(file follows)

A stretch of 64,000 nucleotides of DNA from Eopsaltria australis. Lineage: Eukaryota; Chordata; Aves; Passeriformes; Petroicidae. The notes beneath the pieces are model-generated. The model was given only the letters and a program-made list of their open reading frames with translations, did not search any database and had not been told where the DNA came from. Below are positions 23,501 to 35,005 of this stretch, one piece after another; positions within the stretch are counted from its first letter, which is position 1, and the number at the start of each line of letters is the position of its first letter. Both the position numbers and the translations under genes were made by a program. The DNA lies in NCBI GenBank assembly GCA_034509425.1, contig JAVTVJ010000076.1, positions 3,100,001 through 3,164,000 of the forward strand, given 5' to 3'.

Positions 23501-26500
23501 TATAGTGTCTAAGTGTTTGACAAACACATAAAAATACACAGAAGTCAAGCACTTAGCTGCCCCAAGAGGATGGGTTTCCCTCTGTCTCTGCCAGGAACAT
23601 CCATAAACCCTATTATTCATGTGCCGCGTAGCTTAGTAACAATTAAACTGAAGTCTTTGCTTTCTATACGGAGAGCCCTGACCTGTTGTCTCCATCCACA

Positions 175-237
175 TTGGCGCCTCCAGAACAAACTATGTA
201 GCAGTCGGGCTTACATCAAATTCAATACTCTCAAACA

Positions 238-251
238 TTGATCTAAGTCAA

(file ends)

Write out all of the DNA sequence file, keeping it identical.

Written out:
A stretch of 64,000 nucleotides of DNA from Eopsaltria australis. Lineage: Eukaryota; Chordata; Aves; Passeriformes; Petroicidae. The notes beneath the pieces are model-generated. The model was given only the letters and a program-made list of their open reading frames with translations, did not search any database and had not been told where the DNA came from. Below are positions 23,501 to 35,005 of this stretch, one piece after another; positions within the stretch are counted from its first letter, which is position 1, and the number at the start of each line of letters is the position of its first letter. Both the position numbers and the translations under genes were made by a program. The DNA lies in NCBI GenBank assembly GCA_034509425.1, contig JAVTVJ010000076.1, positions 3,100,001 through 3,164,000 of the forward strand, given 5' to 3'.

Positions 23501-26500
23501 TATAGTGTCTAAGTGTTTGACAAACACATAAAAATACACAGAAGTCAAGCACTTAGCTGCCCCAAGAGGATGGGTTTCCCTCTGTCTCTGCCAGGAACAT
23601 CCATAAACCCTATTATTCATGTGCCGCGTAGCTTAGTAACAATTAAACTGAAGTCTTTGCTTTCTATACGGAGAGCCCTGACCTGTTGTCTCCATCCACA

Positions 175-237
175 TTGGCGCCTCCAGAACAAACTATGTA
201 GCAGTCGGGCTTACATCAAATTCAATACTCTCAAACA

Positions 238-251
238 TTGATCTAAGTCAA